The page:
Over the last several months, ADOC aided by hundreds of law enforcement officers has carried out widespread predawn raids to confiscate contraband and send a signal that the current lawlessness will not be tolerated.

While Dunn said these raids are a necessary measure, only a long-term strategy will cure what ails the troubled prison system.

“We have experienced challenging times for many years, but this strategic plan gives us a clear blueprint to build a better ADOC,” Dunn said.

Dunn was appointed commissioner of the Alabama Department of Corrections on April 1, 2015, after serving 28 years in the United States Air Force and retiring at the rank of Colonel.



Governor issues statement urging school systems to return for in-person learning

The governor urged local school districts to resume in-person instruction.





Gov. Kay Ivey held a Coronavirus update Press Conference Wednesday September 30, 2020 in Montgomery, Ala. (Governor's Office/Hal Yeager)

Gov. Kay Ivey on Tuesday issued the following statement, urging schools to resume in-person instruction.

“Due to COVID-19, 2020 has been an extremely challenging year for everyone, especially for our parents, teachers and students. I’m extremely grateful for the flexibility everyone has shown as they have adapted to virtual instruction,” Ivey said. “However, virtual and remote instruction are stop-gap measures to prevent our students from regressing academically during the pandemic. These practices cannot — and should not — become a permanent part of instructional delivery system in 2021. As we are learning more about COVID-19, we are seeing more and more clear evidence pointing out that our students are safe in the classroom with strong health protocols in place.”

“There are nearly 9,800 fewer students enrolled statewide in this academic year and a five percent reduction in students on the kindergarten level,” Ivey said. “This will not only result in a critical learning loss for our students today but will also likely lead to an equally negative impact on the readiness of our workforce in years to come.”

Additionally, it could have an equally important economic loss that affects funding for classrooms and teacher units, according to the governor.

“As we begin the holiday season and contemplate a return to a normalcy in 2021, I strongly urge our education leadership on both the state and local levels to return to in-person instruction as soon as possible,” she said. “My Administration will work with Dr. Mackey, all of our local superintendents and the Legislature to ensure that our kids are back in the classroom in 2021. Our employers, our families, our communities, Alabama’s taxpayers, and most importantly, our students, deserve nothing less.”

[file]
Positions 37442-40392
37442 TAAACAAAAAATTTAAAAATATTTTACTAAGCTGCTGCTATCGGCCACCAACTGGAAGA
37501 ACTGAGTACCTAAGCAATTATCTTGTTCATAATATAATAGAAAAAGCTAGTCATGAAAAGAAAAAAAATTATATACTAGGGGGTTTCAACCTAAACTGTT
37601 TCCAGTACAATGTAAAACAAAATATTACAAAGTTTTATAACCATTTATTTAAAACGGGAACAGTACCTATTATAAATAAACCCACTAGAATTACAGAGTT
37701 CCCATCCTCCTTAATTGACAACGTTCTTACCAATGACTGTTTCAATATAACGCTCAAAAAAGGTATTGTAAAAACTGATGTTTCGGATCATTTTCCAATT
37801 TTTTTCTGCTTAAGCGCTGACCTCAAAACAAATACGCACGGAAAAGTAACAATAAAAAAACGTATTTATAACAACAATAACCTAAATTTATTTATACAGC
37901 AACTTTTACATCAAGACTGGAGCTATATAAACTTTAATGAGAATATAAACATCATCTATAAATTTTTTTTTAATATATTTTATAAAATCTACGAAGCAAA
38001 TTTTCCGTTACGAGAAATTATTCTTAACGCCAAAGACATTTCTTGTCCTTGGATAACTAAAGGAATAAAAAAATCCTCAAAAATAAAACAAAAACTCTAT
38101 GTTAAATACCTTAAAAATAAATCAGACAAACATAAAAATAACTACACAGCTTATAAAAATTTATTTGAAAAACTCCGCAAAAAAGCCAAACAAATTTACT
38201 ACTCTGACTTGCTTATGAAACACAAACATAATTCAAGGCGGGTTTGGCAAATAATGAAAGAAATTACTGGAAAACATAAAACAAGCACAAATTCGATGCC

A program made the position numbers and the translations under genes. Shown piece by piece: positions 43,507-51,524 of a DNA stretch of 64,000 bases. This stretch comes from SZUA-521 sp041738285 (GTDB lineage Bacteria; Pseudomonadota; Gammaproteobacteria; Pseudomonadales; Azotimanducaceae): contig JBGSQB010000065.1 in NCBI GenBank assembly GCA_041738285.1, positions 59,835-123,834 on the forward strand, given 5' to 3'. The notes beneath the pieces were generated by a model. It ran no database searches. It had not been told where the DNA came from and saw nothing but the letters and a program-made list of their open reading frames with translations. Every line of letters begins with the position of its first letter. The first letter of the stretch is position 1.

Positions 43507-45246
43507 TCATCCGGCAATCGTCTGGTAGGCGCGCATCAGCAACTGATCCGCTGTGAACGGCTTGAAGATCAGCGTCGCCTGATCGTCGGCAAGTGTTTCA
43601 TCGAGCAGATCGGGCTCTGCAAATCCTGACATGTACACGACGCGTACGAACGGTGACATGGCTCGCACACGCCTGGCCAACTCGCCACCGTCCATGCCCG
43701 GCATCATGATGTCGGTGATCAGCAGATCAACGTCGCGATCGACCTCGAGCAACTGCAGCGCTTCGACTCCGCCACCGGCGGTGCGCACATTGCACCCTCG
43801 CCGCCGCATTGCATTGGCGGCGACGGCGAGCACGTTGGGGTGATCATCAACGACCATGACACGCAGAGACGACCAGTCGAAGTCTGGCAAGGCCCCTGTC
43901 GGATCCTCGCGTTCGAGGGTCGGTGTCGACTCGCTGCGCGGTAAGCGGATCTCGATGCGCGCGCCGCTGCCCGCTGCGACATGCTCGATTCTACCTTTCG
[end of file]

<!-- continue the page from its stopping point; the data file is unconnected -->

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Governor orders flags lowered in honor of former Rep. Alvin Holmes

Ivey’s directive calls for flags to be lowered on Sunday when Holmes is to be buried.

Eddie Burkhalter




Gov. Kay Ivey on Tuesday ordered the flags at the State Capitol and in State House District 78 to be lowered to half-staff in honor of former State Rep. Alvin Holmes, a tireless advocate for the Black community who served in the House for 44 years. 

Holmes, 81, died Saturday. Ivey’s directive calls for flags to be lowered on Sunday when Holmes is to be buried and remain lowered until sunset that day. 

“A native of Montgomery, Rep. Holmes served the people of Alabama in the House of Representatives for 44 years,” Ivey wrote in her directive. “As the longest-serving representative in our state’s history, it is only fitting that we pay homage to his decades of dedicated service. Anyone that had the privilege of working with or hearing Rep. Holmes address the legislature, knows that he was passionate about his work and cared deeply about improving our state, specifically in matters regarding civil rights. His unique approach to conveying the importance of causes he supported garnered much respect from his colleagues and is something the people of our state will not soon forget. I offer my sincere condolences and prayers to his family, friends and constituents of his beloved community.”